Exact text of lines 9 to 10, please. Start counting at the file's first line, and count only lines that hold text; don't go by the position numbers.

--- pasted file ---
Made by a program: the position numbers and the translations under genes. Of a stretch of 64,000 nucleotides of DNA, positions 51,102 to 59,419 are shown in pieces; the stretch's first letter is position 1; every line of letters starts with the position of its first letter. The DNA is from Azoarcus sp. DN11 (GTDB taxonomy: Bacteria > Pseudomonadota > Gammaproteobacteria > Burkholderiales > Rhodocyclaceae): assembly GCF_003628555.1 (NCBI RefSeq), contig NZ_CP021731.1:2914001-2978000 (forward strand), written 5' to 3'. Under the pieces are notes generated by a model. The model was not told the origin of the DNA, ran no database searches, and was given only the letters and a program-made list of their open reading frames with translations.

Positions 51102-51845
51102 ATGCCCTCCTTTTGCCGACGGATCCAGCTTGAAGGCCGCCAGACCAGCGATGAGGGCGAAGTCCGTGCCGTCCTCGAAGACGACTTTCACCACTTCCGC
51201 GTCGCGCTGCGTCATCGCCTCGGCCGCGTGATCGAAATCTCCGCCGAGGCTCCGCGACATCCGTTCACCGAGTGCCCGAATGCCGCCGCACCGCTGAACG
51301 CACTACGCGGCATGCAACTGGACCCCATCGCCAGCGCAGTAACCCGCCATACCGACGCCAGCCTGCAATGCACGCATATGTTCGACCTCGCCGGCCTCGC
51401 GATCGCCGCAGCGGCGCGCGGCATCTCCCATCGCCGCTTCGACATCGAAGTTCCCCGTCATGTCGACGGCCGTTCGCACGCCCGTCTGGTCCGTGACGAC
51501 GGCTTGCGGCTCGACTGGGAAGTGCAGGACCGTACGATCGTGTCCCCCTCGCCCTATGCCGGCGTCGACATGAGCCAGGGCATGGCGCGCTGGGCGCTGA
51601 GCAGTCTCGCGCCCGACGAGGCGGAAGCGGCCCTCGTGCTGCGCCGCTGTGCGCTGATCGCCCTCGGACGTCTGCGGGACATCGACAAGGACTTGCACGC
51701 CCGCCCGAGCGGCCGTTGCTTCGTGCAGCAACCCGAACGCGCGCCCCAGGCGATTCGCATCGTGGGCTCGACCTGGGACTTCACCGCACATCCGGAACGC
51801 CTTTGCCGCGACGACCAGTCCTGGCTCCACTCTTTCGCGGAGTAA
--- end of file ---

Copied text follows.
51701 CCGCCCGAGCGGCCGTTGCTTCGTGCAGCAACCCGAACGCGCGCCCCAGGCGATTCGCATCGTGGGCTCGACCTGGGACTTCACCGCACATCCGGAACGC
51801 CTTTGCCGCGACGACCAGTCCTGGCTCCACTCTTTCGCGGAGTAA